Stumpy forms are the predominant transmissible forms of Trypanosoma brucei

  1. Trypanosome Transmission Group, Trypanosome Cell Biology Unit, Institut Pasteur, Université Paris Cité, INSERM U1201, Paris, France
  2. Sorbonne Université, ED515 Complexité du Vivant, Paris, France
  3. Parasitology Unit, Institut Pasteur of Guinea, Conakry, Guinea

Editors

  • Reviewing Editor
    Christine Clayton
    Centre for Molecular Biology of Heidelberg University (ZMBH), retired, Heidelberg, Germany
  • Senior Editor
    Dominique Soldati-Favre
    University of Geneva, Geneva, Switzerland

Reviewer #1 (Public Review):

Summary:
Ngoune et al. present compelling evidence that Slender cells are challenged to infect tsetse flies. They explore the experimental context of a recent important paper in the field, Schuster et al., that presents evidence suggesting the proliferative Slender bloodstream T.brucei can infect juvenile tsetse flies. Schuster et al. were disruptive to the widely accepted paradigm that the Stumpy bloodstream-form is solely responsible for tsetse infection and T.brucei transmission potential.

Evidence presented here shows that in all cases, Stumpy form parasites are exponentially more capable of infecting tsetse flies. They further show that Slender cells do not infect mature flies.

However, they raise questions of immature tsetse immunological potential and field transmission potential that their experiments do not address. Specifically, they do not show that teneral tsetse flies are immunocompromised, that tsetse flies must be immunocompromised for Slender infection nor that younger teneral tsetse infection is not pertinent to field transmission.

Strengths:
Experimental Design is precise and elegant, outcomes are convincing. Discussion is compelling and important to the field. This is a timely piece that adds important data to a critical discussion of host: parasite interactions, of relevance to all parasite transmission.

Weaknesses:
As above, the authors dispute the biological relevance of teneral tsetse infection in the wild, without offering evidence to the contrary. Statements need to be softened for claims regarding immunological competence or relevance to field transmission.

Reviewer #2 (Public Review):

Summary:
Contrary to findings recently reported by Schuster S et al., this short paper shows evidence that the stumpy form of T. brucei is probably the most pre-adapted form to progress with the life cycle of this parasite in the tsetse vector.

Strengths:
One of the most important pieces of experimental evidence is that they conduct all fly infection experiments in the absence of metabolites like GlcNAc or S-glutathione; by doing so, the infection rates in flies infected with slender trypanosomes seem very low or nonexistent. This, on its own, is a piece of important experimental evidence that the Schuster S et al findings may need to be revisited.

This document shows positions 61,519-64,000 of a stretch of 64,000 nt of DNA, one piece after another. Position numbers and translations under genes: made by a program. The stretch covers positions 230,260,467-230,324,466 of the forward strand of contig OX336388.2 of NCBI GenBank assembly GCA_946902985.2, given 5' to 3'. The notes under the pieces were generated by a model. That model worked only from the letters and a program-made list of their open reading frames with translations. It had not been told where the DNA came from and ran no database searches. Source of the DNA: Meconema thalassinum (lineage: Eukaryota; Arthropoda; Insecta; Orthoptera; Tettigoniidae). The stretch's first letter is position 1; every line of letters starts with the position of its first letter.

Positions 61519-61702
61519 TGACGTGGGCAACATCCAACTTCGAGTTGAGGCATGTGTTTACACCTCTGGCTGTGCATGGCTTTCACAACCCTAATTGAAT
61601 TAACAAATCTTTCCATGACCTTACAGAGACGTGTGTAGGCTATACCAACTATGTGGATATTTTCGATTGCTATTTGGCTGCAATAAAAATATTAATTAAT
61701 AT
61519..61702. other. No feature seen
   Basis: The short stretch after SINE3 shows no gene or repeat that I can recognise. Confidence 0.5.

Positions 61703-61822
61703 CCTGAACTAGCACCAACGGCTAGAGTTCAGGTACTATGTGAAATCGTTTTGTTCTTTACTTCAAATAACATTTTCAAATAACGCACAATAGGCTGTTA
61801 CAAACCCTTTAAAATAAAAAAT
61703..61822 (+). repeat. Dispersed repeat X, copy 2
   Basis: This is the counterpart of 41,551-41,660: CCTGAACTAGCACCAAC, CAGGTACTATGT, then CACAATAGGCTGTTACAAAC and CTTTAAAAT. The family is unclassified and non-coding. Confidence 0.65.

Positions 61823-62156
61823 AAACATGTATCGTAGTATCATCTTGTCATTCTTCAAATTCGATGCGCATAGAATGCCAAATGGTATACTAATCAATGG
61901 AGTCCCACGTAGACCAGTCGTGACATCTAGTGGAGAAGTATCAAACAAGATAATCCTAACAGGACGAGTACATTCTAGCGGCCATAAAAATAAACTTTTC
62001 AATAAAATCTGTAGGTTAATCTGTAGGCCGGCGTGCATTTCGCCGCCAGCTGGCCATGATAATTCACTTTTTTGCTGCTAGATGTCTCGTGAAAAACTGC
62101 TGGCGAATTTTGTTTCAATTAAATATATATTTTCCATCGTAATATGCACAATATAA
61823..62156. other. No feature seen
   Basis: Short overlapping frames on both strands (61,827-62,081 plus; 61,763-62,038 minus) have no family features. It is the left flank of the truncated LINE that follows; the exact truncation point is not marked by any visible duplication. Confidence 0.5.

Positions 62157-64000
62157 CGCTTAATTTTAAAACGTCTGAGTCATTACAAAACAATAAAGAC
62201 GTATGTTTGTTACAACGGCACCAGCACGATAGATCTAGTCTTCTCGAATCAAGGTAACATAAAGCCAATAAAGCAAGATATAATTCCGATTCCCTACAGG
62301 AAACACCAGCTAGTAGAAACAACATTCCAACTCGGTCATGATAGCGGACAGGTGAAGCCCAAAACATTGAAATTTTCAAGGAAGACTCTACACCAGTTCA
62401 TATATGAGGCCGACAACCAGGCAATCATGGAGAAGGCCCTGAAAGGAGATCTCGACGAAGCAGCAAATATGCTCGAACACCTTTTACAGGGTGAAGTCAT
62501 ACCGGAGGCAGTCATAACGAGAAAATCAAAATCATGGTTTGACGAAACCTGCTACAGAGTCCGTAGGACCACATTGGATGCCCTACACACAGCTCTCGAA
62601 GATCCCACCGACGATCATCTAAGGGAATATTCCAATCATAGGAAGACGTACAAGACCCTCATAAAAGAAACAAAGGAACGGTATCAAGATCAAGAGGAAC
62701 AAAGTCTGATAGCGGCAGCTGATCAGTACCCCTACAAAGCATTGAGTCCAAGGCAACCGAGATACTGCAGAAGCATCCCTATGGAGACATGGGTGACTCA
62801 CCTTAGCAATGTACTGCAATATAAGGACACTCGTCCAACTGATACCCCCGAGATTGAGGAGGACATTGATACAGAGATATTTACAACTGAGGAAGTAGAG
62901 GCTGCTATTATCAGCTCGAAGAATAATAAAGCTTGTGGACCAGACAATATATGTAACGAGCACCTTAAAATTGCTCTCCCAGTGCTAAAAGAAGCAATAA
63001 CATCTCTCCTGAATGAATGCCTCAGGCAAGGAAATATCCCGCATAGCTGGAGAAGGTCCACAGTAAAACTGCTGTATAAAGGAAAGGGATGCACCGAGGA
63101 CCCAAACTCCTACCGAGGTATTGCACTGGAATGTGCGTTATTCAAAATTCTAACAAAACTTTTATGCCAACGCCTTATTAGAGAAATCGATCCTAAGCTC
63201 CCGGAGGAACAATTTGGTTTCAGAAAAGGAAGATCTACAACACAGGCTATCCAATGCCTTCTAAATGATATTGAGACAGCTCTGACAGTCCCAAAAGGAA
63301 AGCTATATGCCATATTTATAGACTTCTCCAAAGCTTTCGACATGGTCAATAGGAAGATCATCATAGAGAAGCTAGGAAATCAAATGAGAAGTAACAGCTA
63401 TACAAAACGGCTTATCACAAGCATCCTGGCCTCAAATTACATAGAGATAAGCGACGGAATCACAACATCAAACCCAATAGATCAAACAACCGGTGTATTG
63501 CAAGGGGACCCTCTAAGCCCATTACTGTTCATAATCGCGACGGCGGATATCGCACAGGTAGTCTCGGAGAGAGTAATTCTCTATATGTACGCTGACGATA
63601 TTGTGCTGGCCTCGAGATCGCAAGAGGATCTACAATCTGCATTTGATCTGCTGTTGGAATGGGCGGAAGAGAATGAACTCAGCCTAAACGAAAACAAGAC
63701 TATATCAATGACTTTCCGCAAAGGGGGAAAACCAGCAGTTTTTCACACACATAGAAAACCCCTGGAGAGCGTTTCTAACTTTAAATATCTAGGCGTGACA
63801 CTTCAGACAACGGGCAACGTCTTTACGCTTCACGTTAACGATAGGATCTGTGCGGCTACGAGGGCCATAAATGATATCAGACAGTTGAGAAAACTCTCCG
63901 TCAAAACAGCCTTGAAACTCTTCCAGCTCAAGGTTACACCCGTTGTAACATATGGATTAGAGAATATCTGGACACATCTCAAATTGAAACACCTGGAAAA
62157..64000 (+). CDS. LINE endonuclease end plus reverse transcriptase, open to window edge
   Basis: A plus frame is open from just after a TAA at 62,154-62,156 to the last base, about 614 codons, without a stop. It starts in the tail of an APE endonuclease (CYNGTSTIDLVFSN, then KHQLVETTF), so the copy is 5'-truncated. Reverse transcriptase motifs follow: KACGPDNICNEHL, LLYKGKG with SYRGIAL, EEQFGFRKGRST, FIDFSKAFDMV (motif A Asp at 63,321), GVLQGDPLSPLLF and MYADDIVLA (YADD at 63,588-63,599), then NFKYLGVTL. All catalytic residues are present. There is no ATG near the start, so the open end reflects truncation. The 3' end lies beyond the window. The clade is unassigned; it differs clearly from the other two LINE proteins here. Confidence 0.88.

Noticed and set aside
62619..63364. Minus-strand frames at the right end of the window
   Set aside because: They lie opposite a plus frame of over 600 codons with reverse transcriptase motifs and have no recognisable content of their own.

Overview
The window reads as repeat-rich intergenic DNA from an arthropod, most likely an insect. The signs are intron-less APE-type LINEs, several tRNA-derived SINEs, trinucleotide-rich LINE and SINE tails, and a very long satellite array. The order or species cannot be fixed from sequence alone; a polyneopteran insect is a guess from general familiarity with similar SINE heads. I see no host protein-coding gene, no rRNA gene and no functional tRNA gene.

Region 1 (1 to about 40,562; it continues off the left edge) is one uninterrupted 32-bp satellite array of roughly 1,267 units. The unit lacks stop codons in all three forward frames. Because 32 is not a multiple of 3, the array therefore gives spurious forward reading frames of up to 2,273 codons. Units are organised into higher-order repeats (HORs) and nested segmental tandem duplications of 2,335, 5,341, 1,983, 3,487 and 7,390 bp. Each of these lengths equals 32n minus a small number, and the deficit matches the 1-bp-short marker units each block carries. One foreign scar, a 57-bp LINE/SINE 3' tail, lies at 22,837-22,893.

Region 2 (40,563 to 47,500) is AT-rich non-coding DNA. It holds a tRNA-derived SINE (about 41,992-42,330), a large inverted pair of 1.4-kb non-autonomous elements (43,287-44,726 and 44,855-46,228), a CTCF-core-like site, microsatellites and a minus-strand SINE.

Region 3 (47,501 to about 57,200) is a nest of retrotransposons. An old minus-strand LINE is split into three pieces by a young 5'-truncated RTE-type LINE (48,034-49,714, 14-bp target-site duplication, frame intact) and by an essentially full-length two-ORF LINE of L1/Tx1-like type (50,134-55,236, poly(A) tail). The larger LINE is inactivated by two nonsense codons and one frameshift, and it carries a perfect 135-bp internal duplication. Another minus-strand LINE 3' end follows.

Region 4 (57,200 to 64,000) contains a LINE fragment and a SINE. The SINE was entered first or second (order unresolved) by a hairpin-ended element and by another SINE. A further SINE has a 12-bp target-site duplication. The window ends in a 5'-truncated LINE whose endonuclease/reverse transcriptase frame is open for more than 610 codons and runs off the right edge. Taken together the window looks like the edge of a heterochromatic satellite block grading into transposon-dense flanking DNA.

Weaknesses:
I consider that the authors should have included their own experiments demonstrating that the addition of these chemicals enhances the infection rates in flies receiving bloodmeals containing slender trypanosomes.

Reviewer #3 (Public Review):

The dogma in the Trypanosome field is that transmission by Tsetse flies is ensured by stumpy forms. This has been recently challenged by the Engstler lab (Schuster et al. ), which showed that slender forms can also be transmitted by teneral flies. In this work, the authors aimed to test whether transmission by slender forms is possible and frequent.

For this, the authors repeated Tsetse transmission experiments but with some key critical differences relative to Schuster et al. First, they infected teneral and adult flies. Second, their infective meals lacked two components (N-acetylglucosamine and glutathione), which could have boosted the infection rates in the Schuster et al. work. In these conditions, the authors observed that most stumpy form infections with teneral and adult flies were successful while only 1 out of 24 slender-form infections was successful. Adult flies showed a lower infection rate, which is probably because their immune system is more developed.

Given that in Tsetse-infested areas most transmission is likely ensured by adult flies, the authors conclude that the parasite stage that will have a significant epidemiologic impact on transmission is the stumpy form.

Strengths:
• This work tackles an important question in the field.
• The Rotureau laboratory has well-known expertise in Tsetse fly transmission experiments.
• Experimental setup is robust and data is solid.
• The paper is concise and clearly written.

Weaknesses:
• The reason(s) for why this work has lower infection rates with slender forms than Schuster et al. remain unknown. The authors suggested it could be because of the absence of N-acetylglucosamine and/or glutathione, but this was not formally tested. Could another source of variation be the clone of EATRO1125 AnTat1.1 (Paris versus Munich origin)? To reduce the workload, such additional experiments could be done with just one dose of parasites.
• The characterization of what is slender and stumpy is critical. The authors used PAD1 protein expression as the sole reporter. While this is a robust assay to confirm stumpy, an analysis of the cell cycle would have been helpful to confirm that slender forms have not initiated differentiation (Larcombe S et al. 2023, preprint).
• Statistical analysis is missing. Is the difference between adult and teneral infections statistically significant?

  1. Howard Hughes Medical Institute
  2. Wellcome Trust
  3. Max-Planck-Gesellschaft
  4. Knut and Alice Wallenberg Foundation